I listened to the audio version, and I thought the narrator was terrific. I don't know if I would have found the dialect annoying if I'd read the text version, apparently its written out - idn for isn't, wadn for wasn't, I don't know if that would have worked on the page or not but as an audio book it worked quite well.
There are some very vivid characters in this story, on characterization its at least a four star. There are also some lively and amusing incidents, and I think its supposed to be an affectionate portrayal of the foibles and sweetness of a small rural town. I just saw way more foible than sweetness. Lots and lots of casual bigotry, cruelty, ignorance, snobbery and accquisitiveness, not really redeemed in most of the the characters by anything much except a sort of clannish loyalty to one another.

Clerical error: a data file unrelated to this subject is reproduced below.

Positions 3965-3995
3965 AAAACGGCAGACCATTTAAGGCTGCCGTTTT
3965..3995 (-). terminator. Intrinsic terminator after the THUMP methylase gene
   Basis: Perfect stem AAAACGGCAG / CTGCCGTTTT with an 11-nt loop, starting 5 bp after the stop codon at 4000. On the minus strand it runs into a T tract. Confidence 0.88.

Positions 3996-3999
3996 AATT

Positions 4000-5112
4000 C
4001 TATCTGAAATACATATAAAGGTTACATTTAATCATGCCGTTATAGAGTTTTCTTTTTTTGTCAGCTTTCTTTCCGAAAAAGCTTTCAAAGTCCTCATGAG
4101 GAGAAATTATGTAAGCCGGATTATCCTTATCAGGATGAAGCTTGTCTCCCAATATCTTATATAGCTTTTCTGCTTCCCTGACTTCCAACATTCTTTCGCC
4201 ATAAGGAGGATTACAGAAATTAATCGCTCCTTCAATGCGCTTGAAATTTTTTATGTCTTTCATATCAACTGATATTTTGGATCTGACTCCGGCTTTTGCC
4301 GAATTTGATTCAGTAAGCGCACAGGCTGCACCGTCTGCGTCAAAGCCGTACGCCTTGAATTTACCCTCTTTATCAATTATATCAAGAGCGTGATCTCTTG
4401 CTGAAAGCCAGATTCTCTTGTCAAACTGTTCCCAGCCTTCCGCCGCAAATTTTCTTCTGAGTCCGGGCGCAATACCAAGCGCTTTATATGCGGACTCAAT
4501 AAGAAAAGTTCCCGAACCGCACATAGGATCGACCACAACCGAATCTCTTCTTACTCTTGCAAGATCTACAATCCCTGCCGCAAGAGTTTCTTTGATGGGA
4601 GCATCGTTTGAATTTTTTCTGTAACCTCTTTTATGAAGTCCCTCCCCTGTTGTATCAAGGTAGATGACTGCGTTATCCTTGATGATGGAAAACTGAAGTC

I understand that it was an intentional plot device, to tell the story of Rucker Blakeslee and his new wife through the eyes of his grandson, but it really started to take a toll on my feelings toward the narrator after awhile. I got more than a little tired of Will Tweedy sneaking around peeking through curtains and hiding behind bushes and listening at doors and started to feel like he was kind of a nasty little sneak. Especially since he was sexually attracted to Love himself, that added a whole new layer of creepy to his listening at doors while his grandfather tried to get her to sleep with him. After awhile it was just...
I ended up feeling kind of sorry for the whole pack of them, and wanting to send Flora Poste to help them out once she gets done sorting out Cold Comfort Farm.
All of that said, its still a fun listen, and there are definitely worse books you could take on a road trip.